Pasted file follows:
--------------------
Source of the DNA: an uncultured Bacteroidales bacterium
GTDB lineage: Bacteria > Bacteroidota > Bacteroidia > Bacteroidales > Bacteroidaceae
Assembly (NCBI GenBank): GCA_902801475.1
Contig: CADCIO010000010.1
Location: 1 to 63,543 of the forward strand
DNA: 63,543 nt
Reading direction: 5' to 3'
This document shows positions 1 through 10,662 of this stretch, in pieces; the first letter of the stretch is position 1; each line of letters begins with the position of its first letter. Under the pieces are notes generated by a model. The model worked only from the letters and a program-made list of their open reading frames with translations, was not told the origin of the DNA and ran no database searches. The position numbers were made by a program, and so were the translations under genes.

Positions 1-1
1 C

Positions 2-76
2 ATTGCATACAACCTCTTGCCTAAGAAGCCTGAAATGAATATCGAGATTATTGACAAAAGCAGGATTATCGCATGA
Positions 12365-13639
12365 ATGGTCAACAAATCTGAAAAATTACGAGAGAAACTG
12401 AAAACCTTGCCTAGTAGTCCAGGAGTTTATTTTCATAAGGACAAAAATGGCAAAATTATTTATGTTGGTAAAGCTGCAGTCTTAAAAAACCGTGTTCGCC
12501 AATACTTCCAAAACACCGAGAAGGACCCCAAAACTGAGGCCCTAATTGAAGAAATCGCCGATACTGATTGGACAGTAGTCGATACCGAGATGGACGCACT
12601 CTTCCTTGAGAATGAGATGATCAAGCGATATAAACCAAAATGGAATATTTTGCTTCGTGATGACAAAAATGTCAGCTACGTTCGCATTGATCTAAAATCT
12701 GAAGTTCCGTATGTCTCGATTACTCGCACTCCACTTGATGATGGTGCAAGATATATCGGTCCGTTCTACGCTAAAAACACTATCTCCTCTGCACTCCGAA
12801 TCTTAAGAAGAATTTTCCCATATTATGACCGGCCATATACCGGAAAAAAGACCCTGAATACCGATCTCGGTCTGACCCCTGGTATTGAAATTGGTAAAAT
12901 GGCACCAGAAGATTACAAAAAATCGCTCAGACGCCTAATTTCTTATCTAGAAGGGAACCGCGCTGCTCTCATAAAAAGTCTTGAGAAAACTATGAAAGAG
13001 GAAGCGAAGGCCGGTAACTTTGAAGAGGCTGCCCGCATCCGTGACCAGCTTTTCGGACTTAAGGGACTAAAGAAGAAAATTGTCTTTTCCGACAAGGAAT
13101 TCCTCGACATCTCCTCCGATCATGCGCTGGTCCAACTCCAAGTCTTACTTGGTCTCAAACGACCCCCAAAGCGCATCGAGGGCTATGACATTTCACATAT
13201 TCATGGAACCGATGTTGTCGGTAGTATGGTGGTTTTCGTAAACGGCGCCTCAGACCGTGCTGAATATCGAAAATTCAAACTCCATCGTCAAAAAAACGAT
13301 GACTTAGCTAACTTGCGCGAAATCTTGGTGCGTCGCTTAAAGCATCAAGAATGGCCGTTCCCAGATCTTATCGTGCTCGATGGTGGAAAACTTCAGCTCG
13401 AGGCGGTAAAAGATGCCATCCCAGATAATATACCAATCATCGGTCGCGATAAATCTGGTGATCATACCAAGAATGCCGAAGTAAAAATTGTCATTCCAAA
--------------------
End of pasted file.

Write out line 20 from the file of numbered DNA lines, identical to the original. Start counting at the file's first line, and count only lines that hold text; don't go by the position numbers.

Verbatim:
12901 GGCACCAGAAGATTACAAAAAATCGCTCAGACGCCTAATTTCTTATCTAGAAGGGAACCGCGCTGCTCTCATAAAAAGTCTTGAGAAAACTATGAAAGAG